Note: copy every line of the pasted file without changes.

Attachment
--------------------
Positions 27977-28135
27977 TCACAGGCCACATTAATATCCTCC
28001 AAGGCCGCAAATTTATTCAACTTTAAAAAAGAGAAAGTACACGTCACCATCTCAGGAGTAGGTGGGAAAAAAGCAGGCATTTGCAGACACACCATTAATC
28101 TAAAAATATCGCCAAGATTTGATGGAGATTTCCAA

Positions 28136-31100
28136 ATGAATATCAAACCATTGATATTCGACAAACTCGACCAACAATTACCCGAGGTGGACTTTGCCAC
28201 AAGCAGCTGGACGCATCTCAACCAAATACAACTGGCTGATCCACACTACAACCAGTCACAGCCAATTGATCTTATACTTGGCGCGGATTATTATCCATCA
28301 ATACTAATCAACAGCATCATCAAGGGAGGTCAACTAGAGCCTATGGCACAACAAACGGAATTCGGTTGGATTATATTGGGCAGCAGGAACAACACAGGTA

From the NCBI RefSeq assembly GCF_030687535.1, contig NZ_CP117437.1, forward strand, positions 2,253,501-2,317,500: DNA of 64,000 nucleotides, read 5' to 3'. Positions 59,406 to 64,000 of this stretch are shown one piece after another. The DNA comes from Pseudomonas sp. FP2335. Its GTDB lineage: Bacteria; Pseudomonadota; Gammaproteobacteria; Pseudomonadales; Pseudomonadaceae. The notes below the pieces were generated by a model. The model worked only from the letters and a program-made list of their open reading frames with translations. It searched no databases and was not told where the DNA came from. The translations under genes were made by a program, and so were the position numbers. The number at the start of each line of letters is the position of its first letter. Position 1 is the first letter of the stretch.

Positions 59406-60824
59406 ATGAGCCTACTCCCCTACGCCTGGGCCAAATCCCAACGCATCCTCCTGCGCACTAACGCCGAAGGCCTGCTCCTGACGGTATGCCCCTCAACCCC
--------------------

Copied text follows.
Positions 27977-28135
27977 TCACAGGCCACATTAATATCCTCC
28001 AAGGCCGCAAATTTATTCAACTTTAAAAAAGAGAAAGTACACGTCACCATCTCAGGAGTAGGTGGGAAAAAAGCAGGCATTTGCAGACACACCATTAATC
28101 TAAAAATATCGCCAAGATTTGATGGAGATTTCCAA

Positions 28136-31100
28136 ATGAATATCAAACCATTGATATTCGACAAACTCGACCAACAATTACCCGAGGTGGACTTTGCCAC
28201 AAGCAGCTGGACGCATCTCAACCAAATACAACTGGCTGATCCACACTACAACCAGTCACAGCCAATTGATCTTATACTTGGCGCGGATTATTATCCATCA
28301 ATACTAATCAACAGCATCATCAAGGGAGGTCAACTAGAGCCTATGGCACAACAAACGGAATTCGGTTGGATTATATTGGGCAGCAGGAACAACACAGGTA

From the NCBI RefSeq assembly GCF_030687535.1, contig NZ_CP117437.1, forward strand, positions 2,253,501-2,317,500: DNA of 64,000 nucleotides, read 5' to 3'. Positions 59,406 to 64,000 of this stretch are shown one piece after another. The DNA comes from Pseudomonas sp. FP2335. Its GTDB lineage: Bacteria; Pseudomonadota; Gammaproteobacteria; Pseudomonadales; Pseudomonadaceae. The notes below the pieces were generated by a model. The model worked only from the letters and a program-made list of their open reading frames with translations. It searched no databases and was not told where the DNA came from. The translations under genes were made by a program, and so were the position numbers. The number at the start of each line of letters is the position of its first letter. Position 1 is the first letter of the stretch.

Positions 59406-60824
59406 ATGAGCCTACTCCCCTACGCCTGGGCCAAATCCCAACGCATCCTCCTGCGCACTAACGCCGAAGGCCTGCTCCTGACGGTATGCCCCTCAACCCC